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Custom Android Hardware- How to Approach the Unknown

Developing new products takes creativity.  Creativity combined with experience makes that creativity more productive.  The more experienced the product creator, the more efficiently their product is made.  People who are trying something for the first time, whether making a custom Android device or learning to ride a bike, go through a process of learning what works and what doesn’t.  In the world of custom Android hardware development we are routinely faced with new requirements, since each project is different.  The experience we gain from past projects gets applied to new projects, but the requirements are rarely the same.  Just like riding a bicycle isn’t the same as riding a unicycle, but the bicycle experience helps with learning how to ride the unicycle.

When starting a new project we usually have some learning to do.  Experience from previous projects sometimes provides insight into new challenges, but rarely are custom requirements the same.  More importantly than having specific product development knowledge is knowing how to find the best solutions.  Take for example a project where the client requests a very bright screen that remains power on for extended periods of time.  We know from other projects that bright screens require more electricity.  This means electric component changes are necessary to the main PCBA in order to supply more electricity to the screen.  We also know that 1) a bright screen, and 2) running for an extended period of time increases heat generation.  Planning for this early is the value of experience.

Based on the things we know about screen brightness and extended run time, we make the initial design to the best of our ability.  At the same time we fully expect surprises, that we didn’t account for, to come to light through initial prototyping.  Expectating to learn new things is one of the key lessons that isn’t specific to a product, but to a process.  No one will ever foresee all the problems of a new product, but having a process in place to catch those problems is often the fastest way to find a solution.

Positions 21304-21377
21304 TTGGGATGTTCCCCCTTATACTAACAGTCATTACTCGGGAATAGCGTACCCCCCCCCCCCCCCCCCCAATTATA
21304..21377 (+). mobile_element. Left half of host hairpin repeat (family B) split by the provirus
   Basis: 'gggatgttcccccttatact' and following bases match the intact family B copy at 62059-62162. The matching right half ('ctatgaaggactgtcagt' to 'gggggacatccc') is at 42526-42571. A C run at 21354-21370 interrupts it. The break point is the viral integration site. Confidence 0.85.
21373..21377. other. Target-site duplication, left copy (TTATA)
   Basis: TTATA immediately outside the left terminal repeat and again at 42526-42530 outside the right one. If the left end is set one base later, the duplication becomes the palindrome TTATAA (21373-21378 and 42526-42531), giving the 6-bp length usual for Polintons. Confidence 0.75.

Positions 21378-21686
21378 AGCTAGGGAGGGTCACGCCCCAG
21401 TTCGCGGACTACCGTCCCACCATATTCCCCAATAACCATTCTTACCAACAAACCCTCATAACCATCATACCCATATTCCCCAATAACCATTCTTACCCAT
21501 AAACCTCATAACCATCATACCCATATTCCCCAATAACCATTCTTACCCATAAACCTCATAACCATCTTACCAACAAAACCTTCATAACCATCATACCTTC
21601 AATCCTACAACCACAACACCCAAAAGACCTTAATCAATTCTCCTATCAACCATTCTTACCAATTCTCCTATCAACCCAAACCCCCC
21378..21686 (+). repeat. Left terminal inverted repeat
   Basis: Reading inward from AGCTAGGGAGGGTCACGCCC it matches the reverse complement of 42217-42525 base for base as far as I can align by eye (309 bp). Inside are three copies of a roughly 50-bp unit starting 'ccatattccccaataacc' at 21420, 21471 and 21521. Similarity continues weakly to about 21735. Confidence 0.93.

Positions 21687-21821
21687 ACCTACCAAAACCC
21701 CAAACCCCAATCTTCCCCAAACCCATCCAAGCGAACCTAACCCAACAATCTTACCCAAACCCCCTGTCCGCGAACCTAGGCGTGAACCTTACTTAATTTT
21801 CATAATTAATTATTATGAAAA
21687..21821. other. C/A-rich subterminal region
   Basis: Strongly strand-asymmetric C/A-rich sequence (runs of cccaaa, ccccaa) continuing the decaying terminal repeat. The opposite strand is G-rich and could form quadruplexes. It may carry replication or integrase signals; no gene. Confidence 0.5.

With the intention of finding problems, we want to set up early prototyping in a flexible manner, allowing for quick changes.  For example remove the components that control electricity flow to the screen from the Android tablet PCBA.  Instead, use a small add-on board, that’s low cost and easy to customize, in order to test different specifications.  We’d also want to hold off on finalizing case design, knowing that we’ll need to test different screens and back lights before finding the right one, and each screen has slightly different dimensions.

The key idea is to keep initial prototyping as flexible as possible.  Test as much as possible.  As testing reveals what works (and what doesn’t work) lock in specifications.  This same process may happen in parallel for several parts of a product.  Once all the unknowns start to become clear it’s time to make a more formal prototype, one in which the specifications are not flexible, and could feasibly get mass produced.  Testing still goes on at this stage to check for problems that could emerge from the integration of all these unknowns.

Many custom Android products, and new electronics in general, go through a long evolution from concept to reliable mass market product.  Often the first mass production results in more of a functioning concept than a final product, and it could take a few rounds of mass production to address all the surprises that arise.  This doesn’t mean a first generation product is bad, just that the next generations are better.  Like in any artistic process there’s never a real end point, but a point at which the creators agree a product is ready for release.

Knowing that product development is constantly evolving, staying as flexible as possible for as long as possible is the ideal way to achieve the best result in the shortest amount of time.

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